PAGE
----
Last month, our older boy started playing on a local tee ball team.
Now, Dude looks good, but let this not be confused with the real rules of baseball, which include but are not limited to…
“Three strikes and you’re out!” “Hit a home run!” And, my personal early-nineties favorite, “We want a pitcher, not a belly itcher!”
Nope. Instead, everyone wins. Everyone takes as much time to hit the ball on the stand as they need, with Coach Matt giving pointers before every swing. It involves Coach Brita standing next to the pitcher, encouraging him (or her) to scoop up the ball like ice cream – even if it takes a full minute to complete the task. It involves nearly every parent on the field, standing next to their little leaguer; it involves parents then encouraging their kids to watch the ball, to get in ready position, and to stand up, even if they feel like sitting down to pick daisies in the outfield. Really, it merely involves parents being there with their kids, hanging out, even if it feels a little pointless.
And it involves praise.
Last week, Cancan stood on the pitcher’s mound, so excited turn had finally come to scoop the ball up like ice cream, almost every time the other team hit the ball. But one time, upon finally scooping up the ball, transferring it to his throwing hand, and stepping forward for a huge throw to home, he overthrew it by a good ten feet.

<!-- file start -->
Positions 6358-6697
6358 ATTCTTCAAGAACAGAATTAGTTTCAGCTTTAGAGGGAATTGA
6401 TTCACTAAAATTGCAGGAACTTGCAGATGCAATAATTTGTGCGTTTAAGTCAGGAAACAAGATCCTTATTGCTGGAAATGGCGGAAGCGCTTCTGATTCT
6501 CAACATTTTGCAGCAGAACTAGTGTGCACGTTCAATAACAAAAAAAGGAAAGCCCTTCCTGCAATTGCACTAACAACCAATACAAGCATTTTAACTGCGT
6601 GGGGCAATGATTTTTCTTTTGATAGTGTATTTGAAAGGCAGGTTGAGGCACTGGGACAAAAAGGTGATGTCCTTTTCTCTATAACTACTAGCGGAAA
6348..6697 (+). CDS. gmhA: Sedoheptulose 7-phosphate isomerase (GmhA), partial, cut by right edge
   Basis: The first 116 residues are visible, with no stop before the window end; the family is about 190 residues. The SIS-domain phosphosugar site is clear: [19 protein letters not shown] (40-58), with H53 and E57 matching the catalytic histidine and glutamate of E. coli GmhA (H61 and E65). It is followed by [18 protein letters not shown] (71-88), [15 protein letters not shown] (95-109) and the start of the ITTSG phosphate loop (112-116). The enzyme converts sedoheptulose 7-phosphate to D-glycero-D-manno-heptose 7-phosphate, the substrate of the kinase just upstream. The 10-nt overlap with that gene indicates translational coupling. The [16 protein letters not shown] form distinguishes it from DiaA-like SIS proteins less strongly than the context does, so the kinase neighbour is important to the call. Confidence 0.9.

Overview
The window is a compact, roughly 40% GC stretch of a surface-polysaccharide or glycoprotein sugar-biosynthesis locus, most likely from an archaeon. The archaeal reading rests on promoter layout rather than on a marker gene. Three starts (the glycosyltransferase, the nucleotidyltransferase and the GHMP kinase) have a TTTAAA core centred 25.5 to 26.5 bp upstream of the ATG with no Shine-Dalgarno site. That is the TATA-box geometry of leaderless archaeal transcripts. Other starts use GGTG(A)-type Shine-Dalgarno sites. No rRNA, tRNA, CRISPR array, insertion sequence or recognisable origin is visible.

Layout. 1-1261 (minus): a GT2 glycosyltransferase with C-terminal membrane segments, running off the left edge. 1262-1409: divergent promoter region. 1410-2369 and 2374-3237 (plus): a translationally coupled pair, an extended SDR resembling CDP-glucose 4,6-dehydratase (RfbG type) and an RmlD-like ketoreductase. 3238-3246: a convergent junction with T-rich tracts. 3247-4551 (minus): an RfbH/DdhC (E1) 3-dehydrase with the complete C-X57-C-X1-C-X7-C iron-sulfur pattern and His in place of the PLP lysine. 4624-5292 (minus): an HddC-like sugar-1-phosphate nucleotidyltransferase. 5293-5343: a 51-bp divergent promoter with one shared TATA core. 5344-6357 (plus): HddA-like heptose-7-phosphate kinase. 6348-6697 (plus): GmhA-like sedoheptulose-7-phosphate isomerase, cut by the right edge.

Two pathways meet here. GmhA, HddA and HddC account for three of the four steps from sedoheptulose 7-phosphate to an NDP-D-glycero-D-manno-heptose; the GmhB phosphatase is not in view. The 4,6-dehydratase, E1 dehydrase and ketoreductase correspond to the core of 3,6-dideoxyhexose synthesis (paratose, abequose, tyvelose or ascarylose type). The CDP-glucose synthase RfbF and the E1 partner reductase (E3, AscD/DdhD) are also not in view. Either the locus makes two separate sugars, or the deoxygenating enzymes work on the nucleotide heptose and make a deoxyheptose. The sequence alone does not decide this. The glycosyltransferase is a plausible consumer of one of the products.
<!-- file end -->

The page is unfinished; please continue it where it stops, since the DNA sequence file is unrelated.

“Way to go, buddy!” Courtney, the parent standing near home plate, cheered. “Your arm strength is out of this world!”
When that happened, my boy beamed.
He’d been praised, the words of what some might deem a bad throw, turned good.
Because in tee ball, at least for the four and five year old crew, it’s not about who wins or loses, but it’s about learning the fundamentals of the game. It’s about learning to love the game itself, and it’s about seeing yourself as a deeply valued part of the whole team.
Ever since last week’s game, when Courtney praised Cancan not for perfection but for the strength of his throw, I keep wondering how the rest of us might bring a little bit of the rules of tee ball into our own lives.
We humans – although really, I say it’s rather limited to we adult-humans of this world – grow so critical of ourselves and of each other. We begin to believe that not only do we think we have a right to critique everyone and everything around us, but we begin to thrive on the critique itself.
Critiquing other people, including perfect strangers, whose beliefs are different from our own, makes us somehow feel better about ourselves.
Critiquing ourselves when we’ve made a mistake becomes the only way we know how to learn and grow from a situation.
Critiquing our spouses and our partners and our significant others, because their decisions and ways of being in this world differs from our decisions and our ways of being in this world, becomes the driving force of our most significant relationships.
It’s like we begin to believe that the only way to exist is by and through critiquing.
So, I don’t know about you, but I’m letting a little more tee ball into my life. I’m letting a little more praise and a little more encouragement and even a little more enthusiasm into my life – because sometimes I forget how critical this lightheartedness is to the game.
What do you say?
Should we let the rules of tee ball enter into our hearts and minds and lives, just a little bit?
Should we enter into speaking encouragement and praise to others and to ourselves, even when we throw the ball ten feet from home plate?
I’m game for trying …and I hope you are, too.
So, living life according to the rules of the tee ball game – can we do it? Sure, it may not work in the case of crunching numbers and being millions of dollars off track, but I DO think we can change the way we interact with and cheer one another on. Don’t you think?0